My Citizens – I am relieved to be back posting again after a several week unplanned hiatus! I’ve been incredibly ill with what was almost certainly COVID-19, although *3* rapid tests AND a PCR test all came back negative. I’ve been coughing spasmodically, non-stop, for more than two weeks now and have been bed-ridden – truly one of the worst illnesses I’ve ever had the misfortune to pick up! However, let us return to the series of 7 African recipes I started weeks ago – today is number 6!
For the record, I am quite certain I picked this up in either Norway or the UK, the countries I had spent two weeks in immediately before catching this on My return home! Personally – I am sure I caught it in Heathrow – the single most contagion-infested airport I have ever had the ill-fortune of flying through! Its dank halls – combined with people mixing from literally EVERYWHERE in the world without masks – have always contributed to getting me sick every time I fly through there…
For this recipe, we jump all the way to the top of Africa – specifically to the Maghreb region! The Arabic word ‘maghreb’ means ‘place where the sun sets’, i.e. the west, in opposition to ‘mashriq’ ‘place where the sun rises’, i.e. the east. In modern usage, the Maghreb comprises the political units of Morocco, Algeria, Tunisia, Libya and Mauritania. It is in fact to Morocco we shall be headed with today’s recipe – and it is one that I am confident will become a vegetarian standard in your repertoire!
Taktouka (Arabic: تكتوكة) is a traditional Moroccan savory dish and spread made from tomatoes, bell peppers, garlic, toasted paprika, various spices and olive oil. It is prepared by grinding all the ingredients together, or by cutting them in small pieces. Taktouka is consumed during all seasons of the year and is prepared as a mezze, together with other dishes. A side dish, it is served semi-warm or cold, typically with bread. This is a rare vegetarian recipe that has found great favor in My eyes!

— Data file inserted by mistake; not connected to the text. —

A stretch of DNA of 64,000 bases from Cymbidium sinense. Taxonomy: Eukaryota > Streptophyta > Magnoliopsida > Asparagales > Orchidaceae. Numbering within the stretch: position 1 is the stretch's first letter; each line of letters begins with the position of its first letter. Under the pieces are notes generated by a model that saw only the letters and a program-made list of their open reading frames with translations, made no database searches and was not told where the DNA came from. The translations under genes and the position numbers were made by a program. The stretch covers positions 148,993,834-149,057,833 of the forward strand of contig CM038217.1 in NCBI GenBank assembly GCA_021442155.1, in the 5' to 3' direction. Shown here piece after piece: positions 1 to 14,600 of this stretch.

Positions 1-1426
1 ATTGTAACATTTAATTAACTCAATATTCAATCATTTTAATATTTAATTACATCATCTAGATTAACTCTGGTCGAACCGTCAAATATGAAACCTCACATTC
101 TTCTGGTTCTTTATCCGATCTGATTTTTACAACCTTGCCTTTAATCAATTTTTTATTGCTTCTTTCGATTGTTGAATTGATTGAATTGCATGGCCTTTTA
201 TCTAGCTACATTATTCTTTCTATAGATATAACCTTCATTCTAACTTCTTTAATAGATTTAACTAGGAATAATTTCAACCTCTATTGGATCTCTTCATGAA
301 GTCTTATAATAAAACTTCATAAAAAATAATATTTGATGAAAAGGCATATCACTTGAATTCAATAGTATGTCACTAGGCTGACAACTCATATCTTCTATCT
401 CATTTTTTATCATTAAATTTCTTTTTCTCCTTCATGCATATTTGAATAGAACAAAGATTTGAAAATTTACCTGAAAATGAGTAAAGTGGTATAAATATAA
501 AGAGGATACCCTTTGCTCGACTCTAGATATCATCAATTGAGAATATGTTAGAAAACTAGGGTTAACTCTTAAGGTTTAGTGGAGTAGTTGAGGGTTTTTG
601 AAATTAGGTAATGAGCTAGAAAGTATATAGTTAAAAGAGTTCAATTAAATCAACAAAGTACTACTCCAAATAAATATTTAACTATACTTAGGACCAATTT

Before we jump into the background of the recipe, allow me to ‘set the mood’ by sharing this video of the foods of the Moroccan open-air market or ‘souk’ in the ancient city of Fez!
As noted on the excellent website afrifoodnetwork.com:
Salads are an important part of Moroccan cuisine and taktouka is one of the most beloved salads.
Now, I know the first thing you might think is why would you need a recipe if taktouka is a salad? The answer is simple; taktouka isn’t a typical salad and it requires some cooking. But before we get to the actual recipe, let me give you some background.
What is Taktouka? It sounds like shakshouka right? And it even looks somewhat similar if you try really hard to see similarities. The word taktouka is derived from the Arabic verb taktak meaning to grind.
It is an extremely popular dish. In Morocco, it is a very common warm salad, like zaalouk, made mainly of very simple ingredients: roasted bell peppers, fresh tomatoes, onions, garlic, and olive oil.
The salad originates from Morocco but is also popular in Algeria. In the eastern part of Morocco, this salad is known as flifla while in Algeria, they call it felfla mechouia.
History & Origin Of Taktouka – This dish has its origin in the former Ottoman Empire. Tomato-based stews were one of the most common appetizers throughout the Ottoman Empire, the Middle East, and Northern Africa. In North Africa, these dishes were referred to as shakshouka and consisted of cooked vegetables and liver or minced meat.